Johnson was a significant orchardist. With 230 bushels of apples, he was seven times more productive than the average apple grower in Falmouth (33 bushels). However, the apples on this large and relatively specialized fruit operation represented a small share of the total energy balance, smaller than some of his feed crops and much less than the energy in fodder crops. In fact, even if we assume that Johnson planted his potato, carrot, and turnip crops in his garden for mainly human consumption, those 8 acres (3.2 ha) of small but carefully cultivated orchards and pastures yielded 12,547 MJ of produce for humans and 300,000 MJ of fodder for his small herd. Moreover, his animals consumed 7,457 MJ of corn and peas. They also used 9,320 MJ worth of barley residues for litter, and they consumed 205,422 MJ of residues from these and other crops as a supplement to their other feeds.

By the 1880s, Nova Scotia fruit growers had stepped into the global market and were shipping their productions to London, UK. In 1883, Johnson travelled to Britain to look into reports of damaged fruit arriving in London from Nova Scotia. He noted that the origin of the problem was two-fold: improper packaging of the fruit and rough handling of the apple barrels on Halifax and London docks.[6] Given that Johnson’s farm included livestock and cropland in addition to his garden and fruit trees, his farm economy may have been based on combined sales of apples and other fruits on the global market and production for his home and for local markets.

Figure 6. View from Pearson’s Farm – now Cedar Street – Hantsport, N. S., ca. 1895. This farm was in the same area as Johnson’s. Photographer A.E. Cornwall. Used with permission. Nova Scotia Archives 1984-497 number 133 /  negative: N-2707.

* For an explanation of terms in this profile, see the farm energy profiles project home page.

[1] “A.H. Johnson,” 1871 Census of Canada, RG31, C-10540, 566433, Library and Archives Canada (LAC), Ottawa.

[2] Shirley B. Elliott, “Johnson, Andrew Hay,” DCB Online XIV, accessed June 17, 2021, Elliot notes that Johnson’s larger acreage was in the Town of Falmouth.

[3] Julian Gwyn, Comfort Me with Apples: The Nova Scotia Fruit Growers’ Association, 1863-2013 (Berwick, NS: Lupin Press, 2014), 206. Gwyn also points out that prospects for apple production improved only in the late 1850s with the opening of a rail line from Halifax to Windsor. Prior to this apples had been of “very little consequence” and were not reported in the 1851 and 1861 censuses (Gwyn, 35-36). Therefore, in 1871, apple production in Nova Scotia was still a developing industry. Johnson’s farm, located across the Avon River from Windsor, was well situated to take advantage of both water transport and the rail line to Halifax, thereby securing two ways to get the farm’s apples and other products to market.

[4] Elliot, “Johnson,” DCB Online.

[5]  Edmund James Cleveland, The Genealogy of the Cleveland and Cleaveland Families. (Hartford, Conn.: Case, Lockwood & Brainard Co., 1899), 1:1173, accessed June 17, 2021,

[6] Elliot, “Johnson,” DCB Online.

The 150 Year Energy Audit: Introducing a Series of Canadian Farm Energy Profiles, c. 1871


by Joshua MacFadyen, Canada Research Chair in Geospatial Humanities

It’s that time of year when Canadians do energy audits. Some homeowners get professional audits of household energy consumption and start thinking about ways to conserve heat and light in the colder months ahead. Food is another essential energy source, and whether you are a parent planning kids’ lunches or a gardener considering how many meals your summer toil will supplement, you are conducting an energy audit. Farmers audit their business in different ways; as the fall harvest matures they think about the amounts of food and feed that will be produced, and at what costs. What if you could do an energy audit of your ancestors? In the late nineteenth-century an energy audit would have included aspects of each version, above, as virtually every family was either directly involved in agriculture or relying closely on local farms for food, feed, or fuel.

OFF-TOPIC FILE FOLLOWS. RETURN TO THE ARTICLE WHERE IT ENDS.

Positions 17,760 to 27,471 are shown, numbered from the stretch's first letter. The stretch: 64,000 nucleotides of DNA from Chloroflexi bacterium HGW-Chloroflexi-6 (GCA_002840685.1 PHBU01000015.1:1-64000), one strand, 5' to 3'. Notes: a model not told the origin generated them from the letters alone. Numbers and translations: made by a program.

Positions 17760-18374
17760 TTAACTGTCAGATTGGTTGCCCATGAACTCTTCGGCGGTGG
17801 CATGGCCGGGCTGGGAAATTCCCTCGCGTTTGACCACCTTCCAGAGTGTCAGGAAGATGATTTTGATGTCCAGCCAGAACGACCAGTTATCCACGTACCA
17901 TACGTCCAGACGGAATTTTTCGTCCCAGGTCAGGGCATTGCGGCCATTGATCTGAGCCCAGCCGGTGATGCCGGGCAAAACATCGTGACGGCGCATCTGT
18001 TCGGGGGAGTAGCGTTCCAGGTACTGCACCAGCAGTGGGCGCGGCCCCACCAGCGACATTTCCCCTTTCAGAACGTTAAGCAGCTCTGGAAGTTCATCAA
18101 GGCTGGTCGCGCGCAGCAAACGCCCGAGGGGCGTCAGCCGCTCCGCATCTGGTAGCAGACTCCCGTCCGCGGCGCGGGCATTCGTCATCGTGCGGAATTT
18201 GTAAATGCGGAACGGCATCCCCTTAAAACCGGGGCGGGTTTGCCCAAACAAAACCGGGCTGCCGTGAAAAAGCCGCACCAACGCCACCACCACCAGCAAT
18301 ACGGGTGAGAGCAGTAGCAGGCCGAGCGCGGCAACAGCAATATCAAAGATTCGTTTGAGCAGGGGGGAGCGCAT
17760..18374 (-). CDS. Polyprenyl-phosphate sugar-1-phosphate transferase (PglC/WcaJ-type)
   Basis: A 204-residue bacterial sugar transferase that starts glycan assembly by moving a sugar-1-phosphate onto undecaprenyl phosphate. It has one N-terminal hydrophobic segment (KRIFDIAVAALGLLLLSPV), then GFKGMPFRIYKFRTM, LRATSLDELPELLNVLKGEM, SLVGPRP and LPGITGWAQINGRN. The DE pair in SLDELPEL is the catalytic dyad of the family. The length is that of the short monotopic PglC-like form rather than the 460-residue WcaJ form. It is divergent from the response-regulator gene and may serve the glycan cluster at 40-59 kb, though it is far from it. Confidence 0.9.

The GeoREACH Lab at UPEI is launching a fortnightly Farm Profile feature on our website that will introduce the first national study of Canadian farm families from an energy perspective. Every second week we will present an “energy profile” of farms from PEI to Ontario and all points in between. Our first profile discusses energy on the Woodworth Farms and Shubenacadie township in Hants County, Nova Scotia. Each farm that follows will use the same methodology to compare the different land use, energy production, and livestock management strategies of rural Canadians around 150 years ago.

After sharing more than a dozen of these profiles, on 11 May 2022 we will lead a one-day workshop at the Atlantic Canada Studies Conference at UNB on “Digital Humanities, Diaries, and Environment in the Atlantic Region.” The workshop will introduce the tool we developed for creating energy profiles, and it will bring together scholars from across the region to consider similar uses from diaries and other routinely generated sources. The conference CFP and additional information about the workshop is available here.

Fig. 1: Map of planned farm profiles. Suggestions are welcome, particularly in Quebec. Please contact Dr. MacFadyen or comment on the project home page. Note, the focus of the research at this point is the four provinces for which agricultural data were recorded in 1871, plus PEI based on supplementary research. We examine the energy history of agriculture in Western Canada in other studies, and we hope to develop farm-level case studies there as well, in due course.

The Agroecosystem Metabolic Profile Application